Pop Goes the Weasel? Shell game? Either or? All or none? Whack a mole? Call it what you like.
After a week where even the weaker sectors of our equity marketplace showed a nice shade of green (I think they call it seafoam down here) after five days, the nastiness that is allocation through high-speed algorithmic selection (profit-taking) returned to the fold. This as trading volumes returned to reduced levels in the wake of last Friday night's rush to get trades executed ahead of the Russell index rebalancing that came one week after the boost to trading volumes provided by a "triple witching."
On that note, I would like to show you the same chart I showed you on Monday morning, with Monday's action added. The slight differences may matter.
Here, readers will see the Nasdaq Composite extend its current attempt at an "ascending triangle" fueled breakout that we pointed to on Monday morning, as the trading volume of the last two Fridays truly stands out. Monday's nearly 1% move higher for the Nasdaq Composite (which amounted to 1.25% for the Nasdaq 100) was fueled by strength in the Communications Services ( (XLC) ) sector, up 1.13%, as well as the Technology sector ( (XLK) ), up 1.05%.
Communications were buoyed in turn by internet stocks led by Facebook's (FB) 4.1% surge after federal judge James Boasberg tossed out antitrust suits brought against the firm filed by the FTC as well as a majority of U.S. states. The tech sector was propped up primarily by semiconductor stocks, led by Nvidia (NVDA) and Marvell Technology (MRVL) as the Dow Jones U.S. Semiconductor Index gained 2.94% and the Philadelphia Semiconductor 2.52% for the session.
About that 1% move for the Nasdaq Composite that did leave the index at an all-time record closing high. It came on mixed breadth. Across the Nasdaq stock market, which of course, includes a lot of smaller stocks as well as technology and internet-based stocks, losers led winners by more than 200 issues even as advancing volume nearly doubled declining volume.
That might make some sense given that the S&P SmallCap 600 index gave up a full 1%, while the Russell 2000 half of that. Does this mean that the Nasdaq, which is where I have started to focus a little more, is now overbought? At the index level, the Composite sports an RSI (Relative Strength Index) of 70.85, and as the chart above shows, the index rarely tolerates RSI readings that are that high for very long. The Nasdaq 100, which is comprised of the Nasdaq stock market's 100 largest listed corporations sans the financials, now sports an RSI reading of 71.49 -- the highest reading of that type for that index since September 2020.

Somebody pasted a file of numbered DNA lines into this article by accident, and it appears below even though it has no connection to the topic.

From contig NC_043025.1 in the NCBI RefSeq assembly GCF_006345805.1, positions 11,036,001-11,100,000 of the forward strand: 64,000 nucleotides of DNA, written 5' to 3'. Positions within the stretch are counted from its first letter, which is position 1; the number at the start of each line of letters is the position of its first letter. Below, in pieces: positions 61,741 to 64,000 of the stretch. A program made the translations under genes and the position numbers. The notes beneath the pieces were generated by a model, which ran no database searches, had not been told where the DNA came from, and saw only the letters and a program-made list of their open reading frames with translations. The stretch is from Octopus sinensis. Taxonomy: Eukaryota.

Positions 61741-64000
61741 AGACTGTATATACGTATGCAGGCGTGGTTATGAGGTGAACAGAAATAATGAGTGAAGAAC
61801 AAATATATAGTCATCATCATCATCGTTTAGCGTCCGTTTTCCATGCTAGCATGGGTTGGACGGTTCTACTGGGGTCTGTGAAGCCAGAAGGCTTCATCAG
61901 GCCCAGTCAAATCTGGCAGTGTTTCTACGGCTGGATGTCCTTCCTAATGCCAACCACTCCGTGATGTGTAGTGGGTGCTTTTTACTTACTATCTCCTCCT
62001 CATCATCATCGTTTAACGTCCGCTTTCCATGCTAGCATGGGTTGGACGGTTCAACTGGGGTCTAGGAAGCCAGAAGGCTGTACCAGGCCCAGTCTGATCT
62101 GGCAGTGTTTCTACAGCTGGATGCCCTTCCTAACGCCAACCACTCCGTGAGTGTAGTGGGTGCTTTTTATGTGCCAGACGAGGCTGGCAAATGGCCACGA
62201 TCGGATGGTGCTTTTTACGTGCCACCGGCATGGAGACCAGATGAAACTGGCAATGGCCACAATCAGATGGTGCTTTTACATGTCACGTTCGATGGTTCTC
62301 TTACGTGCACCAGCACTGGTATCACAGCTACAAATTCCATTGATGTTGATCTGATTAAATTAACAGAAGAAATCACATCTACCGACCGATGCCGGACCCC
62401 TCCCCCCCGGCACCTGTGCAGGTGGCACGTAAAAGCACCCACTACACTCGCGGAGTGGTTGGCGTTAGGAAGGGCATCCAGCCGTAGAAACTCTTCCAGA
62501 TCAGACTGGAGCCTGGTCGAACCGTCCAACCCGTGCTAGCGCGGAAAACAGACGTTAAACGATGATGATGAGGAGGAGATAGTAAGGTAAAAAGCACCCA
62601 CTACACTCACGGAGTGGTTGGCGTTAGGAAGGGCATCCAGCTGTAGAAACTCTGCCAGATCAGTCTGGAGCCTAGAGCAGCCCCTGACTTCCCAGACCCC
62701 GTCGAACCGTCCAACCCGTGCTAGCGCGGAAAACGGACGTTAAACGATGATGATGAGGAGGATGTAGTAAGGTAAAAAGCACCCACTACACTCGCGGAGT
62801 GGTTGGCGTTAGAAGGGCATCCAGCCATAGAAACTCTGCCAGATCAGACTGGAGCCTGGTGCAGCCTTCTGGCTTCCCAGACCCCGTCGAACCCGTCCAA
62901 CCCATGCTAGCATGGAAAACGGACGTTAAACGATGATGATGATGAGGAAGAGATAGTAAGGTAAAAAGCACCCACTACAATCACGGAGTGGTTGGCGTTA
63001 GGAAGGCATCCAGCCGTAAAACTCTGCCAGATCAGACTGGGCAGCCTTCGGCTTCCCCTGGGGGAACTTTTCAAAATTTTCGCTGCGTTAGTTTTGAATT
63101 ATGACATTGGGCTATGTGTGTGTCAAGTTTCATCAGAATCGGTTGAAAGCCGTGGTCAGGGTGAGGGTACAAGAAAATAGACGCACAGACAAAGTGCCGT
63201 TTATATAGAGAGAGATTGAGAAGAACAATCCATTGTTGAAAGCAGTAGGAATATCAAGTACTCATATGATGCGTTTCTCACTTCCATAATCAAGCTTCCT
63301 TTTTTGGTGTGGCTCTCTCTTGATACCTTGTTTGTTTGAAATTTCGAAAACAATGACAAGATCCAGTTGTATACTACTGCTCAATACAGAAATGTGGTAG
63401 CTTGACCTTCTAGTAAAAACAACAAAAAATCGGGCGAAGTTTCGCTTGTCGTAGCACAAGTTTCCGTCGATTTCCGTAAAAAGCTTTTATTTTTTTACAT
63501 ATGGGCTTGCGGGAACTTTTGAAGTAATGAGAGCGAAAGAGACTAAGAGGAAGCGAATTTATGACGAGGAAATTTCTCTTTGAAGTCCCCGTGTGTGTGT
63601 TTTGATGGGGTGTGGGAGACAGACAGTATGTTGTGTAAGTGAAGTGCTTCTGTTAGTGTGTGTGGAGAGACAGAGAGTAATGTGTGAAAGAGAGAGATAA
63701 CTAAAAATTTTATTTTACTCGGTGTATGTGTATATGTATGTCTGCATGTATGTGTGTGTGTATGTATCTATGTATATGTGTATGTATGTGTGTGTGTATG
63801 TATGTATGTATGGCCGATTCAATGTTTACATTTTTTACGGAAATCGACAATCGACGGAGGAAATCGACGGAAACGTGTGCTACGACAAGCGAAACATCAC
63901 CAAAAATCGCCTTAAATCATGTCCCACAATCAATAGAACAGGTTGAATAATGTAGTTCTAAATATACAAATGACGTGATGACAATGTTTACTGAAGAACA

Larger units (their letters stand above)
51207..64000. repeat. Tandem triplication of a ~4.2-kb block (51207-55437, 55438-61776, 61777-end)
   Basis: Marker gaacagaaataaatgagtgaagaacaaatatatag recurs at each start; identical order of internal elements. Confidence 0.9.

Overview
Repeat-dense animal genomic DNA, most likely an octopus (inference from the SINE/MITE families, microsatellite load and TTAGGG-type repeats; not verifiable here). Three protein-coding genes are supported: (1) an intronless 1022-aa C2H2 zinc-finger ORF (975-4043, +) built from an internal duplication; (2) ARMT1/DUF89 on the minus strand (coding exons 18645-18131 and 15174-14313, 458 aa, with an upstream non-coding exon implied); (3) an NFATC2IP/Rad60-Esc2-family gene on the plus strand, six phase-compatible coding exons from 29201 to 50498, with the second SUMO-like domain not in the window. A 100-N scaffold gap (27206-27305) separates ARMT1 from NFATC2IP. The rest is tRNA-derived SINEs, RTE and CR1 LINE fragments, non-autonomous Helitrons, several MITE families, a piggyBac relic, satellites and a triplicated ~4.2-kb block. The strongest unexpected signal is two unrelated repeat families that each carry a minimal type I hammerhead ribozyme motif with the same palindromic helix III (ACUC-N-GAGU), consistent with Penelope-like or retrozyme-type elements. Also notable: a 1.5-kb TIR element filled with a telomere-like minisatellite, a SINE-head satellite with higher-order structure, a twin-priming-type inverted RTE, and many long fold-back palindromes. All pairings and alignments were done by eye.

Also of note on Monday, was the obvious underperformance not just of the Dow Industrials and the Dow Transports (Dow theorists take note), but less obviously of the market's more cyclical sectors quite broadly. The five cyclical sectors took the bottom five places on Monday's equity performance tables, led lower by Energy ( (XLE) ) as crude prices softened ahead of this week's OPEC+ shindig, and Financials ( (XLF) ), which hiccupped in response to Monday's rally across the longer end of the Treasury yield curve as bond traders showed renewed interest in the U.S. 10-year note.
Red Light, Green Light... 1,2,3
The Fed's stress tests for the large U.S. banks have come and gone. This year, unlike years gone by, with the pandemic doing far less damage (to the banks) than originally feared, the major players ended up sitting on mandated piles of cash reserves that had been set aside to cover expected loan losses.
This year, the stress tests were more about when and how much (rather than if) capital would be returned to shareholders. Morgan Stanley (MS) doubled its quarterly dividend, while announcing a share repurchase program that could run as high as $12 billion. Wells Fargo (WFC) also doubled its quarterly payout (though it remains well below early 2020 levels), while revealing an $18 billion buyback plan of their own. Goldman Sachs (GS) increased the dividend effective Oct. 1. JPMorgan Chase (JPM) also upped its dividend, while stating an intention to continue on with a share repurchase authorization already in effect.